In the state of Pennsylvania, there is a ban on many forms of hunting on Sundays and a group of hunters are now challenging that law in federal court. They argue that the law violates the First, Second and Fourteenth Amendments to the Constitution as well as the state’s Religious Freedom Restoration Act.
Hunters United for Sunday Hunting, a Lancaster County-based sportsmen’s group, has filed suit in U.S. Middle District Court in Harrisburg, seeking to have the ban voided on grounds that it is unconstitutional….
HUSH contends that the long-standing Sunday hunting ban violates federal and state protections of the right to bear arms and freedom of religion. Also, the group is claiming that the ban illegally creates two classes of hunters – the few who can hunt on Sundays by special provision and the vast majority who cannot.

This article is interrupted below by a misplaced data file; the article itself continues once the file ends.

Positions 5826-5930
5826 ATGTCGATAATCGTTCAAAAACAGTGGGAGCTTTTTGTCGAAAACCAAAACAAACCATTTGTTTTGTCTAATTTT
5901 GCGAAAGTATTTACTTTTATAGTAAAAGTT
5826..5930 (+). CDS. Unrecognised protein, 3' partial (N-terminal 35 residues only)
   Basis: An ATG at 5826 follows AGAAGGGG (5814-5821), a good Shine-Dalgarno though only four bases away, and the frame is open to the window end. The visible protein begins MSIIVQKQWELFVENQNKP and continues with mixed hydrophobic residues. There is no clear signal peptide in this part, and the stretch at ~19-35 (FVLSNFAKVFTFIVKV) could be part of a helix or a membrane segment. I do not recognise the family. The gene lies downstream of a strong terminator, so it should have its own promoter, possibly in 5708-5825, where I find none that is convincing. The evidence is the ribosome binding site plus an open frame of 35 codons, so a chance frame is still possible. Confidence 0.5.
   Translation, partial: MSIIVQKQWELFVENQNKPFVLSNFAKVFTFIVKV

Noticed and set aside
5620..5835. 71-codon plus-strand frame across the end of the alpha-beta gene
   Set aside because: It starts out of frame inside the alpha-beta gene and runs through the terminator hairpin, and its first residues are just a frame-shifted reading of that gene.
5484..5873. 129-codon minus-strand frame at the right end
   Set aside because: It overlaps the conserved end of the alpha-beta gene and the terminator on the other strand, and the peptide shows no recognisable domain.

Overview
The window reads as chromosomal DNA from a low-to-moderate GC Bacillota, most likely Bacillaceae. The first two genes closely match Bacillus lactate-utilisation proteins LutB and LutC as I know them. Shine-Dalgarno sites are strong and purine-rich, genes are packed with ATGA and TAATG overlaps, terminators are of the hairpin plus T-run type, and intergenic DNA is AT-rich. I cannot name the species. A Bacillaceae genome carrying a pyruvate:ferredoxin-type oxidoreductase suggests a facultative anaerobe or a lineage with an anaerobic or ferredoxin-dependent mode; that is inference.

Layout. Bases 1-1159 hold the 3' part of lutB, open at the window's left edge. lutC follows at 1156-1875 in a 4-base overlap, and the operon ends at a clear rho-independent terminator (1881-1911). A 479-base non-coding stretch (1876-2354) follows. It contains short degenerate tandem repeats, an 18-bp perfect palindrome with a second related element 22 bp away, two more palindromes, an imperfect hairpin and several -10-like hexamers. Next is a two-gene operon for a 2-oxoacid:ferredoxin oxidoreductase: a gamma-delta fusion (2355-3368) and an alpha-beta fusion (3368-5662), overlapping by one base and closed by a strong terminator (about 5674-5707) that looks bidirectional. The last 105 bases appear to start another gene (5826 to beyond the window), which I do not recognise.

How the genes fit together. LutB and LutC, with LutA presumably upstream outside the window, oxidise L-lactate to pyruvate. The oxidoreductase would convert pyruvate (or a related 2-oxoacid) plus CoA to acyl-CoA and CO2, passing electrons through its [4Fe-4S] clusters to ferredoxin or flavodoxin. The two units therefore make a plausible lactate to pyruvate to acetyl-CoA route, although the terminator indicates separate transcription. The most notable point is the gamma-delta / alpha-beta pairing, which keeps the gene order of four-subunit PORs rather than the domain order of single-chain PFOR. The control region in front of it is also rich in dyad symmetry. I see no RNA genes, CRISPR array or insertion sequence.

And since the state’s so-called Blue Laws that once barred most businesses from operating on Sundays were abolished years ago, there is no longer any rationale for the hunting ban to continue, HUSH contends in its suit…
The ban, which dates back decades, bars most hunting for large and small game on Sundays. However, feral swine, crows, foxes and coyotes may be hunted on Sundays, and farmers may kill deer and elk at any time on their own land if the animals are damaging their crops or property.
I’m a bit bothered by the claims in regard to the Religious Freedom Restoration Act. That law forbids the government from placing an “undue burden” on a person’s religious freedom without demonstrating that it is using the least restrictive means of achieving a compelling state interest. But why is religion singled out for such treatment? An atheist hunter who wants to hunt on Sundays has no grounds under this law to bring such a suit because non-religious motivations are considered less important than religious ones under RFRA. But they should win this suit on other grounds. You can read the complaint here.